The Truth Is, It's Hard to Talk to Kids About Drugs
BOSTON — His parents wouldn't believe their son had a drinking problem.
Even when addiction counselor Joan Green confronted them with evidence that, for months, the young man had been drinking daily, they preferred to think he was suffering from depression and was taking prescription anti-depressants. Only when the high school hockey star crashed his car, suffering injuries that ended his hopes for a career in the pros, did his parents face the truth.
"It turns out that he wasn't taking the prescribed medicine at all," says Dr. Green, who along with her son, Matt Green, runs the largest adolescent-parent groups for drug and alcohol addiction in New England. "He was flushing the medicine down the toilet and drinking alcohol."
Parents and teenagers, it seems, have radically different views about how well they communicate about alcohol and drugs. A majority of parents say they thoroughly discuss the dangers of drug use with their children. But often, their children do not agree.
The result of inadequate or inconsistent communication can be shocking, as parents in Woburn, Mass., recently learned after 14 junior-high-school students overdosed on prescription muscle relaxants they took at a Friday night dance. Most of the kids were hospitalized, some for as long as a week.
A week later, two 12-year-old girls in Walpole, Mass., were hospitalized after overdosing on an unknown drug at school.
Evidence is mounting that parents should redouble efforts to talk to their children about drugs - illegal and legal. Surveys show that parents can be a forceful counter to other influences - including advertising and peer pressure - that would tempt young people to use mind-altering substances.
A 1996 survey backs this up. It shows that when parents warn children about drugs, use is lower. Some 35.5 percent of students who said they never hear from their parents about drugs reported using, compared with 26.6 percent for those whose parents spoke to them "a lot."
But the survey, by the Washington-based PRIDE (National Parents' Resource Institute for Drug Education), also notes that fewer students than ever say their parents warn them about the dangers of drug and alcohol use. Only 29.5 percent of youths say their parents talked to them often about drug use, down from 40.3 percent five years earlier.
"What I find is that parents are confused about what to say and how to say it," says Alison Malkin, drug and alcohol counselor for the public schools in Newton, Mass.
Psychologists Joan and Matt Green agree. Plenty of help is available for children, but most professionals don't address parents' needs, they say. Many parents aren't consistent with their children in terms of actions and consequences, says Matt Green, and most operate out of fear of the unknown.
"The first thing we tell parents is to be consistent," he says. "It doesn't matter what the message is as long as parents are consistent."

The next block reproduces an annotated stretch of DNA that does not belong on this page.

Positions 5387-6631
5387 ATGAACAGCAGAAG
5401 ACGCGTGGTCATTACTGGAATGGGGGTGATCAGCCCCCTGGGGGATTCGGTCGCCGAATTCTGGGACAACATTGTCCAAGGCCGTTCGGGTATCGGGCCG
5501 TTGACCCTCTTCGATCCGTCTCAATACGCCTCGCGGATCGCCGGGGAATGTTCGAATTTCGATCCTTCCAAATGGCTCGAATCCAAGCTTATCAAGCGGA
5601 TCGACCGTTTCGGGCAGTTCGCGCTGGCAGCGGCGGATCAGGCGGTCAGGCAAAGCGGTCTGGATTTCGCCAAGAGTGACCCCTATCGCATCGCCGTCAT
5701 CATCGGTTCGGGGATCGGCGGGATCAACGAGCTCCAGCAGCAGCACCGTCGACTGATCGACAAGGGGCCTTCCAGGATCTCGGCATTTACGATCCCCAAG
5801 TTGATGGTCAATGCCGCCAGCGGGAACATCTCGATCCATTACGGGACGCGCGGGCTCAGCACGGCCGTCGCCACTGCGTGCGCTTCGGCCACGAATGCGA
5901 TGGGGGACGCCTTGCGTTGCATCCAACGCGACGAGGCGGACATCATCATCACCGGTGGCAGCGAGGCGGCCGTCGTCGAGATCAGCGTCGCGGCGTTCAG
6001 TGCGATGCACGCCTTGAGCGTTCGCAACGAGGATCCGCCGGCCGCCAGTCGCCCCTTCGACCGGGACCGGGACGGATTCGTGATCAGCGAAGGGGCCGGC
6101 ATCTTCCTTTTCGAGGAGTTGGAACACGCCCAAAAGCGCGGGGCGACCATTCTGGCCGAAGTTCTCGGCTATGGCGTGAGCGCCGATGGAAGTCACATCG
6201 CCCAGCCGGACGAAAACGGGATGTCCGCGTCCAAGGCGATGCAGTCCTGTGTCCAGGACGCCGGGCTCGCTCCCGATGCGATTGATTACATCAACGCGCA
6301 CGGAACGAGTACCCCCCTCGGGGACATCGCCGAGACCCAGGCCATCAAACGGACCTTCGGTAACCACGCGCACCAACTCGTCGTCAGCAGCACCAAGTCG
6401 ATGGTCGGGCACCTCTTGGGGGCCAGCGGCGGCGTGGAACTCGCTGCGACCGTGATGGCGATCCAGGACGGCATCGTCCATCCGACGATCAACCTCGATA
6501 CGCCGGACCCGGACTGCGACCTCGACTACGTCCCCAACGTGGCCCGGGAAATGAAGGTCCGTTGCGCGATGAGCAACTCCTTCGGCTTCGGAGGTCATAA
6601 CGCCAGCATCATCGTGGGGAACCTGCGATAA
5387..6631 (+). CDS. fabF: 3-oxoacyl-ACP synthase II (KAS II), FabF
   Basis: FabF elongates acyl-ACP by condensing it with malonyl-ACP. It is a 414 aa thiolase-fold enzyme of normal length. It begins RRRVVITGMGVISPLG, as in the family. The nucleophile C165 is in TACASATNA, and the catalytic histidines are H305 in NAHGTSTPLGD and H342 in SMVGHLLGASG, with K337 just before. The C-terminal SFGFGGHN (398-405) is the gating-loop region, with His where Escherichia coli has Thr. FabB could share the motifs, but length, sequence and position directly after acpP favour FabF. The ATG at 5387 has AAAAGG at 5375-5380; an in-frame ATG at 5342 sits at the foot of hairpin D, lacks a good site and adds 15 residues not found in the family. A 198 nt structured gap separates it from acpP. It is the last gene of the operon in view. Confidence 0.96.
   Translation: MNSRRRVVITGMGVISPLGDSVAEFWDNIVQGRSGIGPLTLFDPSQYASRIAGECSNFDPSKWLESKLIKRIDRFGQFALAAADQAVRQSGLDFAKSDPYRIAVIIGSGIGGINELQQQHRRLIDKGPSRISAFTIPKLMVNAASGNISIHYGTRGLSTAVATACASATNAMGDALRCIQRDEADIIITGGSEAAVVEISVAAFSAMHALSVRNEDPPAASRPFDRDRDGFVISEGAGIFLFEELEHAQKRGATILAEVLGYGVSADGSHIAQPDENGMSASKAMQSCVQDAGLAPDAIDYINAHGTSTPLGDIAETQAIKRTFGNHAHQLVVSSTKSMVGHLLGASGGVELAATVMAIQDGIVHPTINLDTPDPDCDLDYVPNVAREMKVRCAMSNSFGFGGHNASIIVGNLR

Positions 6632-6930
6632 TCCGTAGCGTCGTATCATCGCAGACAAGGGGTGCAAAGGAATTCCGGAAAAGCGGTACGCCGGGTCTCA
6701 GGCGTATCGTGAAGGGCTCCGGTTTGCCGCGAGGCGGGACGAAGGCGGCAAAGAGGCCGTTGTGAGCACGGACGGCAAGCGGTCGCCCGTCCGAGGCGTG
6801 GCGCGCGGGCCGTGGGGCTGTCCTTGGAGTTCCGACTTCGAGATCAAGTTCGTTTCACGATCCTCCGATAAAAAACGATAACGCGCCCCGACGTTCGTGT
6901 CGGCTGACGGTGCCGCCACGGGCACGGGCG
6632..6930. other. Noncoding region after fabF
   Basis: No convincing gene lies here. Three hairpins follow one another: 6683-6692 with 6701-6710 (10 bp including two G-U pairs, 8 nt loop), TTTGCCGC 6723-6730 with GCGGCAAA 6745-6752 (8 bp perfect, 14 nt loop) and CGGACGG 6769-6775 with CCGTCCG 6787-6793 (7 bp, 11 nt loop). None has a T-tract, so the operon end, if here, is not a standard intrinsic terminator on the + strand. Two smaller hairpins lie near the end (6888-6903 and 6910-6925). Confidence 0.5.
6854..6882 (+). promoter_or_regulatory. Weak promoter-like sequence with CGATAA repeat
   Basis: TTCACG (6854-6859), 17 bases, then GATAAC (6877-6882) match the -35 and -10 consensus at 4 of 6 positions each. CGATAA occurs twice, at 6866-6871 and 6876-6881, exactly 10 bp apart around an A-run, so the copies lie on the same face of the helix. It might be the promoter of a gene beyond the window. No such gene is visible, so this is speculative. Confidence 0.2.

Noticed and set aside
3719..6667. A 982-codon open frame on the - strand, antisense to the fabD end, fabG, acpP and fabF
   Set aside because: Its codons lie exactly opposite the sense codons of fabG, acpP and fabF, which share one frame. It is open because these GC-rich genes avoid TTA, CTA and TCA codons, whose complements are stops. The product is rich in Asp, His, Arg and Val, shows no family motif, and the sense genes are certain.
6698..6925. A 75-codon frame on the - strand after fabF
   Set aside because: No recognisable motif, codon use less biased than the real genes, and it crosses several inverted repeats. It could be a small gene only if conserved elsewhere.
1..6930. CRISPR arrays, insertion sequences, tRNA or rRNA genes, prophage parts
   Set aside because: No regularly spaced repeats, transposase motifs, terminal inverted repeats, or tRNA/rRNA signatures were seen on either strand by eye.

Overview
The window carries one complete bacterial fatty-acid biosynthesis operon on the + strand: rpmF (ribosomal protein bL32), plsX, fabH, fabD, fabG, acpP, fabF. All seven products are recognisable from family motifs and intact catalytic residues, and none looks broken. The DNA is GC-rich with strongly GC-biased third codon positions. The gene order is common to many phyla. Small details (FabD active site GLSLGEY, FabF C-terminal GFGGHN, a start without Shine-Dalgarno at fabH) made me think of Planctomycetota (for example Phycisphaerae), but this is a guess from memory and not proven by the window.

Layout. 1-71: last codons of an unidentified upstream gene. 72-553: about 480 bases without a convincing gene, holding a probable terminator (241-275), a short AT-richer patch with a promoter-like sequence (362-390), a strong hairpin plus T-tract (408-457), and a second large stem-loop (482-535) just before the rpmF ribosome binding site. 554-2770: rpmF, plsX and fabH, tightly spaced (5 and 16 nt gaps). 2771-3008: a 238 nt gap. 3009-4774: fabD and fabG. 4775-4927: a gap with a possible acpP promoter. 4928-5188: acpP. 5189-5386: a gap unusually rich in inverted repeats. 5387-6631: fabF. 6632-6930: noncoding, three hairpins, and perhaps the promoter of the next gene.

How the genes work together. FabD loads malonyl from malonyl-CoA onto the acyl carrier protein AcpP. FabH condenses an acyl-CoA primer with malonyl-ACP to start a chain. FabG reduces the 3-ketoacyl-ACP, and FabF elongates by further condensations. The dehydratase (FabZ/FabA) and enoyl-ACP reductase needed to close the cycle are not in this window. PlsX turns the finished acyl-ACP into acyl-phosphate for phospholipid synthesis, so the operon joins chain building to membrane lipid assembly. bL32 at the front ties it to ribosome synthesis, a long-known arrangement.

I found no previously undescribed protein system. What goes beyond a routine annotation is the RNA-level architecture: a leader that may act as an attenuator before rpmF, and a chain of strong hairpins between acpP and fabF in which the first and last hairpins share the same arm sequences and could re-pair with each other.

Next, he says, is addressing parents' fears. Often, the real reason parents are afraid to talk with their kids about drug use is because "they are afraid that if their children are using, they won't know how to handle it."
He cites the case of a father who brought his son to Green's office and asked Green to administer a $40 drug test. Green learned that he had found what he thought was drug paraphernalia in the house - but that the dad had not spoken to the son about his suspicions. So Green turned to the young man and asked him if he used drugs. The youth said that he smoked marijuana regularly.
"The $40 drug test was useless," Green says. "The kid was willing to say he used marijuana. The parent was afraid to ask the kid because he didn't know what to do if he got an answer."
WHILE parents must talk with their children about drugs, they also need to examine their own behavior, says Ms. Malkin.
"Kids model what we do," she says. If parents pop a pill for every ill and offer guests alcohol at every visit, that sends a strong message to kids.
Joan Green says the problem is a cultural one. "By the time kids are 12, they have seen 350,000 TV commercials, three-fourths of them pharmaceutical," she says. "Everything is cured by a pill. And in the situation comedies, problems are solved within a half-hour."
As the Woburn and Walpole incidents show, children are exposed to drugs at earlier ages, so parents need to talk with their children sooner than they might expect.
"Kids are confronted with decisions about drugs at 11 or 12 now, as compared with 16 or 17 a few years ago," says David Elkind, a professor at Tufts University in Medford, Mass., and an expert on adolescent development. Children that age are just making the transition into adolescence, he says, and often are acutely aware of fitting in with their peers.
Art Louvar, a high-school counselor in Wichita, Kan., says he and his wife have always talked with their three children about the harmful effects of drugs. His son, Jeff, now a college freshman, says that the dinner conversations and a stable home life definitely helped him.
Although Jeff says the family didn't talk about drug use often, he remembers that his parents did point out the consequences of using. They also kept close tabs on him, he says.
Jeff says he has never tried drugs, but he came home drunk one time in high school. His parents didn't punish him severely, but told him they relied on him to make good decisions. Their talk, he says, made him feel "pretty guilty and that drinking like that wasn't something I could do."